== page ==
The end of DBT


Image result for group therapy


It’s all over. Sixteen months of Group Therapy. I met fifteen people over that time. Two of them left after a month, one after two weeks. Last month one person died. Of the people who stuck it out, well I like to think I made some friends for a short while. But those friendships are now ruined because two of them became hospitalised a few months ago and I wasn’t strong enough to support them through it. They weren’t very forgiving. Maybe a little, but not enough for things to repair. I know what you’re thinking: ‘Pathetic stuff’, ‘playground bullshit’. I nearly killed myself because of it.

The DBT group gave life a focus. Every Tuesday I’d walk to the train station, take the half hour train ride, then walk to the city hospital. I had homework; purpose; diary sheets; a reason to interact with human beings without feeling threatened, or worse. And now that the end of the group has come I don’t really know what is going to happen. I mean, next Tuesday I’ll see my Psychologist – and I think there’s some meeting with my Psychiatrist coming up, plus I still get visited by my Community Psychiatric Nurse – but the end has come and I’m feeling a bit shell-shocked.

The summer is ending for sure. I can’t keep fooling myself that I’ll write forever. I am not good enough and I’m only kidding myself that I have the slightest bit of talent for it. One thing I learned quickly is that, in my case, there is absolutely no correlation between mental illness and some creative spark. I got suckered in. I can’t write. SO….now what? My gut instinct is to close the curtains and keep the doors locked – stay away from people, they are trouble – and let the rest of my life wash over me. This feels like a sensible answer right now.

I’m sad. Yeah, fuck it, I’m sad. OK? DBT has been an interesting journey and I’ve learned some skills that have helped me with some of the more basic low level shit I have to deal with. But in the end, the things – hallucinations, emotional overdrive, self harm, paranoia, fear, self-loathing – which prompted the whole intervention in the first place are still there like they always were.

And self-indugent moaning on the internet like this is an appalling symptom of the needy and self-doubting hellbroth of it all. There is nothing like it. I was contributing to the World at one point in my life, now I’m sitting in the early morning light trying not to cry, scared to open my front door. What’ll happen in the end is a random guess. Right now – 6.21am – at this desk, with the trees on the hillside behind the house rolling in the wind like a mean sea, I’m lost.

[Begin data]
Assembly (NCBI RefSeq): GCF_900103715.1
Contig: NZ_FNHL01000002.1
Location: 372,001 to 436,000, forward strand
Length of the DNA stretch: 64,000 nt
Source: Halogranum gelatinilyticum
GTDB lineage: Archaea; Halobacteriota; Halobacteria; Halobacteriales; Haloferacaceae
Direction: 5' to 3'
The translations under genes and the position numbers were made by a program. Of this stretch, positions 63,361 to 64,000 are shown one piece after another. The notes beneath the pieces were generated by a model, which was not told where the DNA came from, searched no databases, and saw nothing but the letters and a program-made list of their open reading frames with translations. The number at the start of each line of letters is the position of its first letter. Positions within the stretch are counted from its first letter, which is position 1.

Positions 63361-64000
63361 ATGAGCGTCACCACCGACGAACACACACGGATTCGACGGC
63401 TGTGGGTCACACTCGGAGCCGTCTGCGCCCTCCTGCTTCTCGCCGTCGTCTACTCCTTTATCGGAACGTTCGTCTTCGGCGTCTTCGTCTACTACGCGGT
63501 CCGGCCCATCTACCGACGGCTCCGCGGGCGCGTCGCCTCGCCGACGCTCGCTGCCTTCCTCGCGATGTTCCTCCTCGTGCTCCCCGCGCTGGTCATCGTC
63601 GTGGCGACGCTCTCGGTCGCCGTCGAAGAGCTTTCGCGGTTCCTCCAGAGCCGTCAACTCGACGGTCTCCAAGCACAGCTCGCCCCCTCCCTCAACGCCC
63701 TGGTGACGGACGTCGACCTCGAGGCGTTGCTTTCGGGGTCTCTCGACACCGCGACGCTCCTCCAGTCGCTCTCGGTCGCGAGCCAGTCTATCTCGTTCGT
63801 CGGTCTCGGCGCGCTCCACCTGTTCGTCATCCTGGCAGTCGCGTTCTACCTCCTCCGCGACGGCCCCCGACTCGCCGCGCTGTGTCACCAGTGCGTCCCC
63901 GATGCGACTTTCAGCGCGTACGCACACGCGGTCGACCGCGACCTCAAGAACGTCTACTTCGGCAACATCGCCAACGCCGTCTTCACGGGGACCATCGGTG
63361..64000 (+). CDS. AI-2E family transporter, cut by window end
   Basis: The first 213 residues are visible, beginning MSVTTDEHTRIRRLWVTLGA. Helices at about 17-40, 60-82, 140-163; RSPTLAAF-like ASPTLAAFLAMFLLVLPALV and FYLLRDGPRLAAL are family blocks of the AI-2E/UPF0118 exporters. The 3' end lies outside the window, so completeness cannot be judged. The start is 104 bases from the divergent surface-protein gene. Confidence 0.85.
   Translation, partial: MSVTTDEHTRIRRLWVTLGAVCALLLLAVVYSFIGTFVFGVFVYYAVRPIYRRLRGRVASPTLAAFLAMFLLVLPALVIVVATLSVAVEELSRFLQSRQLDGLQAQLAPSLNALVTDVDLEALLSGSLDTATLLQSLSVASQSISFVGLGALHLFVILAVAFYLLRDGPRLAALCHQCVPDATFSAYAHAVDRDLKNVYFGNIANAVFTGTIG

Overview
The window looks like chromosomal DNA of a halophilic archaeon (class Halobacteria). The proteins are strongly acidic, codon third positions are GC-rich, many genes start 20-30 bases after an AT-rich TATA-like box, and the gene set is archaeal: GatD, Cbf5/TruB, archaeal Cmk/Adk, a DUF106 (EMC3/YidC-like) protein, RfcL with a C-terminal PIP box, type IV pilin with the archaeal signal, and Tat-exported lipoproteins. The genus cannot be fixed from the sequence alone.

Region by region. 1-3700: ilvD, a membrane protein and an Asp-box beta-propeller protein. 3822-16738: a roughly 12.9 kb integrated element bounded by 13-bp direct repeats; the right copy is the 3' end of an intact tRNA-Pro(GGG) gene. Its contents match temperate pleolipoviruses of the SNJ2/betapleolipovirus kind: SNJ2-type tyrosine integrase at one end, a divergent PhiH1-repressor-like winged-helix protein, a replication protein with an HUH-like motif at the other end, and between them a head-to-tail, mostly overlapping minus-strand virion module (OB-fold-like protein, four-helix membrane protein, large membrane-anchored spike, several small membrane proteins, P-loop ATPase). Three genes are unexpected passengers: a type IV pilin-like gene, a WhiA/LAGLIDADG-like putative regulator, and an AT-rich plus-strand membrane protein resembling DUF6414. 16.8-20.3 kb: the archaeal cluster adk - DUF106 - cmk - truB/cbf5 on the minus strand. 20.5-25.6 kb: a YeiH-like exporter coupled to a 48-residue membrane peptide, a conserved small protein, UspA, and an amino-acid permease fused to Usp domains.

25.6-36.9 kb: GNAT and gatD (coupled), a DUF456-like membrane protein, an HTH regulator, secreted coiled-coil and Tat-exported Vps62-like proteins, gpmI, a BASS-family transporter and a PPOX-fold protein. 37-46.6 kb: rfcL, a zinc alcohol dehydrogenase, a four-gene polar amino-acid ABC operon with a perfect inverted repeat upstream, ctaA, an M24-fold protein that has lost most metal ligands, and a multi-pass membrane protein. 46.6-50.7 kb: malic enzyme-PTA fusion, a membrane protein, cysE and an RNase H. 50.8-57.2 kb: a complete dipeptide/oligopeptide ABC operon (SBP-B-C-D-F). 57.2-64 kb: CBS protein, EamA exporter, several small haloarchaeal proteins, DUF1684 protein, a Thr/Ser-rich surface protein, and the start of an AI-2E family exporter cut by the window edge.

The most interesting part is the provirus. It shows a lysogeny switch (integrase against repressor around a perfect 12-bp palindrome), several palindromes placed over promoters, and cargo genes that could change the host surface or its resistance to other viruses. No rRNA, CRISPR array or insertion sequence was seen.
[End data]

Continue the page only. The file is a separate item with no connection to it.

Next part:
Image result for peace

“In a world as weird and cruel as this one we have made for ourselves, I figure anybody who can find peace and personal happiness without ripping off somebody else deserves to be left alone. They will not inherit the earth, but then neither will I… And I have learned to live, as it were, with the idea that I will never find peace and happiness, either. But as long as I know there’s a pretty good chance I can get my hands on either one of them every once in a while, I do the best I can between high spots.”

Р Hunter S Thompson


A mantra to live by if ever I read one. And, yeah, I read a lot. But I also run amok from time to time in BPD-fuelled periods of terror far from the overarching ethos of the above statement. Peace…. it’s all I dream about.

My Psychologist asked me about peace and happiness once – a prerequisite of the simple gauges for human well-being. I thought about it and got concerned about not offending her, so tried to say the right things in case the hammer dropped, then came to the conclusion that I’ve touched on happiness in spells but peace has always alluded me. I guess it’s hard to feel truly peaceful when you’ve tried to kill yourself…..and failed. It’s a bit like taking a wonky photo, then realising you’ve got the Delirium Tremens in perpetuity. Not that I’ve ever had the Tremens in its truest form, you understand, despite hitting the booze from time to time. You get the point, I hope, even if I don’t.

“My ideals have got me on the run, towards my connections with everyone,” sings Bill Callahan from the Bose speaker on my desk right now. It’s an August evening. The rain has stopped and the air is still. It’s just getting dark. It’s a peaceful time, or would be for anyone who wasn’t feeling full of the same oily bag of emotional rags in their head. People underestimate peace; the feeling of being truly alone and happy with that feeling, or of being with people and feeling an empathetic warmth which covers you better than heroin ever did. Of never being afraid of the next second. Peace is all I want.